3 years ago | Reply

  6. lucia liljegren (@lucialiljegren) says:

    Ok… reading this, it seems to me what this mostly means is: We may need to discuss the best *approach* to ultimately creating a ‘dynamic pattern’ that permits a person to customize the idea we envision for the outfit. (At least maybe that’s how I’m interpreting the ‘picking something to be the straight horizontal line’. My sense is I don’t grasp some of this enough to make some proper coding decisions. Hence: wanted to take pattern drafting!)

    My thought had been:

    1) Create a general block with some degree of ‘standardization’ (as in Burda, Simplicity etc.) but with a bit more flexibility. Changes for bust would be done here.
    2) Using those code in rotations and new pieces to make it a “whole pattern” for something like a blouse.

    But maybe it makes more sense to spread for bust after (2)? Am I grasping this sort of right? Or wrong?

    Anyway, the ‘master plan’ is to have a few patterns up that let people customize what they want to some extent. For example: the slacks I made for my husband here: http://luciasews.com/2014/02/first-self-drafted-mens-trousers-standard-fit/ I used the ‘standard’ block, coded all the pieces, and then saw he has a flat butt. So I found a discussion of slashing and spreading for ‘flat butt’ coded that in– and now the pants fit better without the droopy drawers thing going on.

    If I felt confident with those slacks, I could have pulldown menus for standard choices and some degree of customization and people could create their own pattern is more-or-less standarish sizes from size ranges like 26″ to 45″ waist picking “flat butt” “normal” or “generous butt” and also “short”, “medium”, “long”. (Greater customization would also be possible. ) Because it’s code it’s relatively easy to do this– within some limit. ( For example: my first fiddling with spreading a block for the bust using Aldrichs block “broke” the algorithm at the armhole when I went for DD cup. That’s when I started hunting other ideas.)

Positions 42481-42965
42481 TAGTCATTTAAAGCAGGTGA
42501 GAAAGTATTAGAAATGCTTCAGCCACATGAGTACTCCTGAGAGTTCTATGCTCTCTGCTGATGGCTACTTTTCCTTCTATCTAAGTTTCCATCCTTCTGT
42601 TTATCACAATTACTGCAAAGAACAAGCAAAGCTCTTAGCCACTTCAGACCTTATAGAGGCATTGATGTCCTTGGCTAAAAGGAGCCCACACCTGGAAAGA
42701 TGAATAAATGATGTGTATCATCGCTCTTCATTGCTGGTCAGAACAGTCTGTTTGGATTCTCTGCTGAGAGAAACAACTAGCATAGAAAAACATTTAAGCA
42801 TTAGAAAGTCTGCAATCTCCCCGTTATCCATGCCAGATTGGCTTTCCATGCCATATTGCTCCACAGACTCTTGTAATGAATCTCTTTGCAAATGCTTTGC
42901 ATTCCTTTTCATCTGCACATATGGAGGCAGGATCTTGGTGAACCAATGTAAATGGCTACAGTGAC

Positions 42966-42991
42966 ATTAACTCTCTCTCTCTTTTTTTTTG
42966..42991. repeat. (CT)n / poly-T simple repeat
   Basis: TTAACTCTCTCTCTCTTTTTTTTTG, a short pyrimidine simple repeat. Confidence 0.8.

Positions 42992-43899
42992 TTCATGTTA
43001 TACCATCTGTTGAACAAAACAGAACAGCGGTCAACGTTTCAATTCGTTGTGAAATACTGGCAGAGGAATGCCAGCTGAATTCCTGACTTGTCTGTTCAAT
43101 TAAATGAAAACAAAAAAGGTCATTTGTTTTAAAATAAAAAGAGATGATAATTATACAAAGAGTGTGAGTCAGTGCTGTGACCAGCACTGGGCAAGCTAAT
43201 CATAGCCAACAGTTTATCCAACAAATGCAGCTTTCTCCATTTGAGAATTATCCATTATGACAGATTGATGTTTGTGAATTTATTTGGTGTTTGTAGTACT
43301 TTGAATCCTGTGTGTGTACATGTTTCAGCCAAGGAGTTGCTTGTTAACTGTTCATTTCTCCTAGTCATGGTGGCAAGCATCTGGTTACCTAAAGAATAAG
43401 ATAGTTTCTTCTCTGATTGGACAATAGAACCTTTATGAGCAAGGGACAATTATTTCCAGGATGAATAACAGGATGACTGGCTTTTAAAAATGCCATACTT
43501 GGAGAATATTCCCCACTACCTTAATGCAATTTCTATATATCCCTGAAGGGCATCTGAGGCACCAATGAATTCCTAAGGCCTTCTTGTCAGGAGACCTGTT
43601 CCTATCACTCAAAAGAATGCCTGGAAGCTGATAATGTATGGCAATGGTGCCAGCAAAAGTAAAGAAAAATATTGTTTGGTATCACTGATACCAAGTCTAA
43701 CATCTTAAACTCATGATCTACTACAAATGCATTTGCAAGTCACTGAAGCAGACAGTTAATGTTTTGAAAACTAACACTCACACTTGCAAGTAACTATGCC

3 years ago | Reply

  7. missa says:

    Hooray for collaboration! PhD in ME? Yeah. Ok, then. Your maths are stronger than mine. :) I’m better at doing up bezier curves in the form of string art than in math – never really got past pre-calc. So, funny story, but I’ve spent many the year programming. I ain’t afraid a’ no spaghetti. It’s mostly a hobby thing these days (php/sql/jQuery for WP), but I may be able to help with code organization. I’ve been working on a couple different new ways to do up blocks – the mathematical one might be useful to you. I’m still knocking off a couple rough edges, but, well, you know how nothing is ever entirely done? One of the troubles with pattern drafting is how the human body is capable of taking on quite so many shapes and sizes. I’m not sure any one single method words for all of them, but if it’s out there, I would like to find it.